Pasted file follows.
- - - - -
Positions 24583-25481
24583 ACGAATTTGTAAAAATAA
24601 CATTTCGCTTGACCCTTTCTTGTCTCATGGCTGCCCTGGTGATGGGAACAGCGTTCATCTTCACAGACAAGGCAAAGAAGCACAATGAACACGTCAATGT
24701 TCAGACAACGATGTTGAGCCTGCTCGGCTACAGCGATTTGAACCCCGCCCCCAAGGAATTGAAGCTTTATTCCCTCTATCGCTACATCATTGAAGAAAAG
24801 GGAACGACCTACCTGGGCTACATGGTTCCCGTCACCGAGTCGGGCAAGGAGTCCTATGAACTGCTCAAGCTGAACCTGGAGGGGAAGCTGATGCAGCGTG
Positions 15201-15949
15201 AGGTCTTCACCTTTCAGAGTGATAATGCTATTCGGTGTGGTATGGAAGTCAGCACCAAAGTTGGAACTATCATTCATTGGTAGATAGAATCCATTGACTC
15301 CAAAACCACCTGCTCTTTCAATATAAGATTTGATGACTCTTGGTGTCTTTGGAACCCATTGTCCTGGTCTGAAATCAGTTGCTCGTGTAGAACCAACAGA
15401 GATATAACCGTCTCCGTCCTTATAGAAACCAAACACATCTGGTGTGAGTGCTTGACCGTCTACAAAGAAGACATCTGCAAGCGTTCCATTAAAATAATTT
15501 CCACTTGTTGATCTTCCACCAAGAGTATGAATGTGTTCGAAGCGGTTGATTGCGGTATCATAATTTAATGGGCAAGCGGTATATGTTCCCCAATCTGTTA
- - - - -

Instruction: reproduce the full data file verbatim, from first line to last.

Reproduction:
Positions 24583-25481
24583 ACGAATTTGTAAAAATAA
24601 CATTTCGCTTGACCCTTTCTTGTCTCATGGCTGCCCTGGTGATGGGAACAGCGTTCATCTTCACAGACAAGGCAAAGAAGCACAATGAACACGTCAATGT
24701 TCAGACAACGATGTTGAGCCTGCTCGGCTACAGCGATTTGAACCCCGCCCCCAAGGAATTGAAGCTTTATTCCCTCTATCGCTACATCATTGAAGAAAAG
24801 GGAACGACCTACCTGGGCTACATGGTTCCCGTCACCGAGTCGGGCAAGGAGTCCTATGAACTGCTCAAGCTGAACCTGGAGGGGAAGCTGATGCAGCGTG
Positions 15201-15949
15201 AGGTCTTCACCTTTCAGAGTGATAATGCTATTCGGTGTGGTATGGAAGTCAGCACCAAAGTTGGAACTATCATTCATTGGTAGATAGAATCCATTGACTC
15301 CAAAACCACCTGCTCTTTCAATATAAGATTTGATGACTCTTGGTGTCTTTGGAACCCATTGTCCTGGTCTGAAATCAGTTGCTCGTGTAGAACCAACAGA
15401 GATATAACCGTCTCCGTCCTTATAGAAACCAAACACATCTGGTGTGAGTGCTTGACCGTCTACAAAGAAGACATCTGCAAGCGTTCCATTAAAATAATTT
15501 CCACTTGTTGATCTTCCACCAAGAGTATGAATGTGTTCGAAGCGGTTGATTGCGGTATCATAATTTAATGGGCAAGCGGTATATGTTCCCCAATCTGTTA